Governments that do not respect central bank independence will sooner or later incur the wrath of financial markets, ignite economic fire, and come to rue the day they undermined an important regulatory institution.

Acharya’s speech follows a dissent note published by the RBI last week:

Last week, the RBI also published an unprecedented note expressing its opposition to the government’s moves to establish a separate regulator for the payments system, which is currently handled by the RBI as part of its functions related to banking regulations. (Reuters)

Why this is significant:

The comments by Reserve Bank of India (RBI) Deputy Governor Viral Acharya showed that the central bank is pushing back hard against government pressure to relax its policies and reduce its powers ahead of a general election due by next May, and as Indian financial markets have been dropping in recent weeks. (Reuters)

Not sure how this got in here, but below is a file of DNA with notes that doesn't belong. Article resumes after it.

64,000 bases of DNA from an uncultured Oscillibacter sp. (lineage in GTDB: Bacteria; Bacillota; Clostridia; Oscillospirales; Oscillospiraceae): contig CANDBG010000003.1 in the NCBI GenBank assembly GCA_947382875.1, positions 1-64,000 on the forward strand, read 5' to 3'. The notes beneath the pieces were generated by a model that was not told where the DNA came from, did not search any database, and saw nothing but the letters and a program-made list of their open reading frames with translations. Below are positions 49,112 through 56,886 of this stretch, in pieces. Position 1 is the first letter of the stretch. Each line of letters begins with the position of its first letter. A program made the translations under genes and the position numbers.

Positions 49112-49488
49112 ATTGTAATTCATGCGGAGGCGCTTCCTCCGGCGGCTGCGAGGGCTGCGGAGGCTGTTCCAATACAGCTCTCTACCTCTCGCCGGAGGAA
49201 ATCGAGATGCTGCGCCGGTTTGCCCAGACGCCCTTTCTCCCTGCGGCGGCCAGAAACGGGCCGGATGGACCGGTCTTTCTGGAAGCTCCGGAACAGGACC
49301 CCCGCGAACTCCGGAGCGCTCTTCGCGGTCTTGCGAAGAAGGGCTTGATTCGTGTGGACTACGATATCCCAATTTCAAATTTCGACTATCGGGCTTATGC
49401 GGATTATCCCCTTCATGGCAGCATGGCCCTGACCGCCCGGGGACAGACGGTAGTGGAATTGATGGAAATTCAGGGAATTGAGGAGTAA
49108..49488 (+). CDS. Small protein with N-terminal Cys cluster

Where RBI and the government have clashed: The RBI and the government have not been on the same page on a few matters in recent times. BloombergQuint’s Ira Dugal lists the four publicly known battles being currently fought between the two.

  • “The Reserve Bank of India wants to keep weak government banks under a corrective action programme. The government thinks the framework is too stringent and wants it relaxed.”

  • “The RBI asked banks to follow a rule-based approach to bad loan resolution in a Feb. 12 circular. The government pushed hard to get that diluted.”

  • “The government wants a payments regulator, independent of the RBI. The RBI thinks it’s imprudent to take payment regulations away from the monetary authority.”

  • “The government needs resources. It thinks the central bank is sitting on excess capital. The central bank says this capital only strengthens the position of the economy.”

Not new: The debate on RBI’s autonomy is not new. It is as old as the central bank itself. In 2016, the issue rose to prominence in the wake of the demonetisation exercise. Here is a 2017 essay by Tamal Bandyopadhyay in Mint exploring this debate. (RBI, finance ministry and autonomy, Mint)

Talk to me

Comments? Feedback? Suggestions? Write to me at samarthbansal42@gmail.com or hit reply to this email. And if you find this helpful, please spread the word. Thank you!